Thousands of Americans who work or study in San Diego choose to live across the border in the less expensive city of Tijuana. But as these daily commuters spend hours at border crossings, it takes a toll on their physical and mental health.
Tijuana psychologist Lourdes Mariscal, with many patients who are border commuters, says that waiting in line at the border also creates a lot of frustration. “That frustration, in turn, creates impotence,” Mariscal says, “a feeling of not being in control of your time, a feeling that makes you feel like you’re not in charge of your life anymore.” Commuter Luisa Perez is familiar with this feeling of helplessness. “Sometimes, I can’t take it anymore,” she says. “I feel like screaming in my car.”*
Feeling frustration? Look for the perfection in the moment
One path to sanity is to search for acceptance and not resignation, which can lead to depression, high blood pressure, or worse. Yoga teacher, Toltec Elder, Victoria Allen, suggests that we look for the perfection in the moment – that it’s there, no matter what. Just that change of perspective can lead to opening instead of contraction, to being more fully present…and possibly to new discoveries.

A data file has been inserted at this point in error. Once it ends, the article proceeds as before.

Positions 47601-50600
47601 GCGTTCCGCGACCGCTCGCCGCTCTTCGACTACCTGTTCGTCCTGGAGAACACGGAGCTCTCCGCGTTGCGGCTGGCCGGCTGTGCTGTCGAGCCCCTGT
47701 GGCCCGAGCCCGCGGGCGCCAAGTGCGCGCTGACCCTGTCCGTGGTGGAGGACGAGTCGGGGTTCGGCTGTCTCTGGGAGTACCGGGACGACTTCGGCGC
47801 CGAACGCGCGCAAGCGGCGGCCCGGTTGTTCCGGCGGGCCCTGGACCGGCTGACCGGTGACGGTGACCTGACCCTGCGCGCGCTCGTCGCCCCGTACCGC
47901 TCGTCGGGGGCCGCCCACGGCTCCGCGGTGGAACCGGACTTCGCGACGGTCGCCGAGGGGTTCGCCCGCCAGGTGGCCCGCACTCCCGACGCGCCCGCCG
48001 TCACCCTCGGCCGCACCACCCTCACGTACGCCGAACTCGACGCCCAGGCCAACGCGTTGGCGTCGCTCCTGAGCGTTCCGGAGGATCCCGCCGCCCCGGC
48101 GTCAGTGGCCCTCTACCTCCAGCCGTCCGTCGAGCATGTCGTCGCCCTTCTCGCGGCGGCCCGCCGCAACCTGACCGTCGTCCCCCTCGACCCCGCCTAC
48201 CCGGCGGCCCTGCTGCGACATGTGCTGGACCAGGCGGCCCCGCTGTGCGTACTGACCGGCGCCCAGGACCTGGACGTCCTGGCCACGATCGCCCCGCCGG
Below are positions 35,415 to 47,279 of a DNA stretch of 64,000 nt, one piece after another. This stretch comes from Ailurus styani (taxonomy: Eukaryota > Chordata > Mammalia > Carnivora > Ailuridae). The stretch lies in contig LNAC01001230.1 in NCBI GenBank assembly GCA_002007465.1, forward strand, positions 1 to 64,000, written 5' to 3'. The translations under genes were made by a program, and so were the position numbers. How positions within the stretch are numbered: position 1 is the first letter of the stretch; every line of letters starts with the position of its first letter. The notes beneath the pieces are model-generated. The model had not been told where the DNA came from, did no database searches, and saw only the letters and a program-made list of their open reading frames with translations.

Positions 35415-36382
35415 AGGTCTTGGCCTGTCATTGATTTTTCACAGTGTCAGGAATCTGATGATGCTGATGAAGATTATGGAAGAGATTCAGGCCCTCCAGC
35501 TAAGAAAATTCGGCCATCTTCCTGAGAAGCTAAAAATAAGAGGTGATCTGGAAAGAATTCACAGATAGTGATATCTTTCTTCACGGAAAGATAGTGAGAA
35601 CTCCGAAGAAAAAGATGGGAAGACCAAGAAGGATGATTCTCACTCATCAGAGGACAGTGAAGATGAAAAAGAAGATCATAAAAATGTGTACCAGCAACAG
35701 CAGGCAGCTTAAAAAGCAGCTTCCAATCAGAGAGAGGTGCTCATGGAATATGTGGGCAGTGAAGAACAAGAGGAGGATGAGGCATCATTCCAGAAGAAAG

A simple way out
I’m not always good at finding it, but when I do, suddenly even a noisy traffic jam can hold the promise of adventure. That scream of frustration can transform into a sigh of acceptance. Also, I remind myself to start the little yogic breathing exercise that calms my heart rate and switches my focus automatically. The simplest form of the technique is to:
- Breathe in on a count of seven
- Hold for a count of five to seven
- Exhale on a count of seven
- Repeat for several minutes
This simply triggers your body’s natural relaxation response with the added benefit of getting your mind off the traffic woes.
*Adapted from an original story written by Pablo Jaime Sainz with a New America Media environmental health fellowship from the bilingual newspaper, La Prensa San Diego.